Honeycomb hexagons

Honeycombs are actively built by bees, the bees could make just about any shape but over a long period of natural selection their behavior evolved to make shapes that minimize the area of wax needed and still be structurally functional for their needs. Perhaps the same structural principles could be used when trying to improve concrete casting and reducing the amount of material needed to make a variety of concrete shapes.

Image source: https://www.quora.com/Why-does-nature-prefer-hexagonal-shapes


Meandering river

Amazon river

Process: erosion

Meanders are sinuous bends in a river with a faster flow of water on the outside channel leaving the inside to be slower therefore depositing sediments. The water flows faster on the outside bend of a river because it has further to travel, its speed and erosive power is therefore greater. This erodes the outside of the meander, producing a river cliff and deeper channel on that side. The bends become deeper and deeper in time, until the water finds a shortcut and the bends are cut off, drying out or becomes separate lakes.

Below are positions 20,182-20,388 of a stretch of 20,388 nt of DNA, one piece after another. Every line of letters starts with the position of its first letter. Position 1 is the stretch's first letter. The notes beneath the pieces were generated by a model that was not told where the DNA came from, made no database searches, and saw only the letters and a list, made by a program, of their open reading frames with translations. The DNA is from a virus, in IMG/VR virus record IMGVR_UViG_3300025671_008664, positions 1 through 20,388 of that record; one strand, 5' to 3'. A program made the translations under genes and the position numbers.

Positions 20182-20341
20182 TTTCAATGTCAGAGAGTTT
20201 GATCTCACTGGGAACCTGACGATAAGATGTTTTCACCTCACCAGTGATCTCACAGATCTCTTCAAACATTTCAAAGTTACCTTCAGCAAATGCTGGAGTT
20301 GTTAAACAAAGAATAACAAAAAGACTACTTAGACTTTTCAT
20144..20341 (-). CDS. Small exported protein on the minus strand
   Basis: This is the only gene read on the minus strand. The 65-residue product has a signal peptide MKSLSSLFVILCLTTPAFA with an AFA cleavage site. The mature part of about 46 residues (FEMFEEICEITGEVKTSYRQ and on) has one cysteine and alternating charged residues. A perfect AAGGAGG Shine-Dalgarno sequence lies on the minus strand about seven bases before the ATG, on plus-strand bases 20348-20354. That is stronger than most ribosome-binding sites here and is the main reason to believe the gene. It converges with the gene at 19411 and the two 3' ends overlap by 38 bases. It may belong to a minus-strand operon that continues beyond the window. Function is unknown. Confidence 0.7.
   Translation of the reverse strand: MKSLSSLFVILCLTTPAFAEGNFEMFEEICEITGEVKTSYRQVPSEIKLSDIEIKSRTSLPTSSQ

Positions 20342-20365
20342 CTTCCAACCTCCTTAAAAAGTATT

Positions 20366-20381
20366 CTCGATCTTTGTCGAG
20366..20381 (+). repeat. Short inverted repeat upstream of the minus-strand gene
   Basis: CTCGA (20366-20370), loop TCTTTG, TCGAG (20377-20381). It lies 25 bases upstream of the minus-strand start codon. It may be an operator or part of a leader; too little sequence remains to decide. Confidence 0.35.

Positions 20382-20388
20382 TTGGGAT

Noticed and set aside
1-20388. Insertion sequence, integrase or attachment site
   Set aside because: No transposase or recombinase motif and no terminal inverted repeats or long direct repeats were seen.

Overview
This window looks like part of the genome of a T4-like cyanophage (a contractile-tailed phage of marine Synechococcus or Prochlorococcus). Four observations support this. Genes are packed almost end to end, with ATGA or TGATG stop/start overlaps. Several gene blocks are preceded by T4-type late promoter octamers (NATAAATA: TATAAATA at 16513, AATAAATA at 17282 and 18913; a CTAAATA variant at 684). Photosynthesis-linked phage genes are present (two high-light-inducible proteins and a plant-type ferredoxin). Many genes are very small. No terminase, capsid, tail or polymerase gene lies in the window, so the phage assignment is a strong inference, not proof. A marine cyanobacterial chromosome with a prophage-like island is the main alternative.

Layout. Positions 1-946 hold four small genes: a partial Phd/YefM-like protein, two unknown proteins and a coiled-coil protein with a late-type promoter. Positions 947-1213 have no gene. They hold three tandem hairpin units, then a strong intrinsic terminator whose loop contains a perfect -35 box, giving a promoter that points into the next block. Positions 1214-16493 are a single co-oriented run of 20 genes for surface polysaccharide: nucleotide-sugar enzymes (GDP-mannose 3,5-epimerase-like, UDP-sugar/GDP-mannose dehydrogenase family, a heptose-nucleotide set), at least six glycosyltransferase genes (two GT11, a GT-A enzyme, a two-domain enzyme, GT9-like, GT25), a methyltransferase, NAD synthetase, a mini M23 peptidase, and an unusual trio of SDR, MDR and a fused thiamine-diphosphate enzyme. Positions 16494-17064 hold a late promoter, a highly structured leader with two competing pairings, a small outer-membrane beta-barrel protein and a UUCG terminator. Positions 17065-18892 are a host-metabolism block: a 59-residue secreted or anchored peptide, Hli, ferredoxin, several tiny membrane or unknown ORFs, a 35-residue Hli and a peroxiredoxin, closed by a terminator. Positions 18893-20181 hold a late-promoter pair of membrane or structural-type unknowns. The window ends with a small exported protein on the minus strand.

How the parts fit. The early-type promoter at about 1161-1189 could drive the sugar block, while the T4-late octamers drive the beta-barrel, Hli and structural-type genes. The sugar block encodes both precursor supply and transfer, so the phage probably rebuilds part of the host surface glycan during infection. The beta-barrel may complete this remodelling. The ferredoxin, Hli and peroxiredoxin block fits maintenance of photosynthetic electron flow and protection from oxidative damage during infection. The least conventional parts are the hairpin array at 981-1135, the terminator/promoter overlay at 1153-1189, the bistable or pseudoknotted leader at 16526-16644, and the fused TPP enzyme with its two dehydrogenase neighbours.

Image source: https://sites.google.com/site/stmarysfluvialstudies/meanders-alice-emily

Nahuku/Thurston Lava Tube



Found throughout the Big Island of Hawaii, lava tubes and caves are perfect examples of how nature forms itself. Lava caves like the one in the picture above are formed when a river of lava gradually builds solid walls and a ceiling as it is flowing. When the lava flow stops and the last of it passes downhill and into the ocean, a tube/cave is left. These caves can be a few feet high and only yards long, or they can stretch for miles with high ceilings.

Having explored some of these myself, I find it fascinating how the lava cools around itself and forms these kind of gravity defying spaces that create networks of tunnels under the surface of the islands.